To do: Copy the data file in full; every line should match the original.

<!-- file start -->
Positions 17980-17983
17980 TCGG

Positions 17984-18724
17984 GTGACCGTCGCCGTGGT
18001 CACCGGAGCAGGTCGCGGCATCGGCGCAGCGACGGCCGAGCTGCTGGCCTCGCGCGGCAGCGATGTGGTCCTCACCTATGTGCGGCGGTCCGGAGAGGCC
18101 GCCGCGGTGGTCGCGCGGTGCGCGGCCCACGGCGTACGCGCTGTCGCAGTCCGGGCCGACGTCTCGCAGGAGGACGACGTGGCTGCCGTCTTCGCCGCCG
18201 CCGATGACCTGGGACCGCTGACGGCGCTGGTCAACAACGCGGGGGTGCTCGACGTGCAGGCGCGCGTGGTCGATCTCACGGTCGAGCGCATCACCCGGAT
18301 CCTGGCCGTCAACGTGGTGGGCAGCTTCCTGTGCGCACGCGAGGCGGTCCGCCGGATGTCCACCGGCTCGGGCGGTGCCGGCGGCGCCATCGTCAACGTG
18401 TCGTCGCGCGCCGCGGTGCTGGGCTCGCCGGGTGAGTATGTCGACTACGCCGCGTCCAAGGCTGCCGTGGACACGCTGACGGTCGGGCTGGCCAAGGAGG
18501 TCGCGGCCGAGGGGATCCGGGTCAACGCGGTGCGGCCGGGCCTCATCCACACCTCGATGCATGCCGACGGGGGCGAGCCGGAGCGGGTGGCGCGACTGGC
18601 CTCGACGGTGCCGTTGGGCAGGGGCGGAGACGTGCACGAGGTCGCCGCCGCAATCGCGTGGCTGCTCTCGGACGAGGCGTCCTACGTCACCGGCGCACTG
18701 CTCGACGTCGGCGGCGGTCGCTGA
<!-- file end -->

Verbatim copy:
Positions 17980-17983
17980 TCGG

Positions 17984-18724
17984 GTGACCGTCGCCGTGGT
18001 CACCGGAGCAGGTCGCGGCATCGGCGCAGCGACGGCCGAGCTGCTGGCCTCGCGCGGCAGCGATGTGGTCCTCACCTATGTGCGGCGGTCCGGAGAGGCC
18101 GCCGCGGTGGTCGCGCGGTGCGCGGCCCACGGCGTACGCGCTGTCGCAGTCCGGGCCGACGTCTCGCAGGAGGACGACGTGGCTGCCGTCTTCGCCGCCG
18201 CCGATGACCTGGGACCGCTGACGGCGCTGGTCAACAACGCGGGGGTGCTCGACGTGCAGGCGCGCGTGGTCGATCTCACGGTCGAGCGCATCACCCGGAT
18301 CCTGGCCGTCAACGTGGTGGGCAGCTTCCTGTGCGCACGCGAGGCGGTCCGCCGGATGTCCACCGGCTCGGGCGGTGCCGGCGGCGCCATCGTCAACGTG
18401 TCGTCGCGCGCCGCGGTGCTGGGCTCGCCGGGTGAGTATGTCGACTACGCCGCGTCCAAGGCTGCCGTGGACACGCTGACGGTCGGGCTGGCCAAGGAGG
18501 TCGCGGCCGAGGGGATCCGGGTCAACGCGGTGCGGCCGGGCCTCATCCACACCTCGATGCATGCCGACGGGGGCGAGCCGGAGCGGGTGGCGCGACTGGC
18601 CTCGACGGTGCCGTTGGGCAGGGGCGGAGACGTGCACGAGGTCGCCGCCGCAATCGCGTGGCTGCTCTCGGACGAGGCGTCCTACGTCACCGGCGCACTG
18701 CTCGACGTCGGCGGCGGTCGCTGA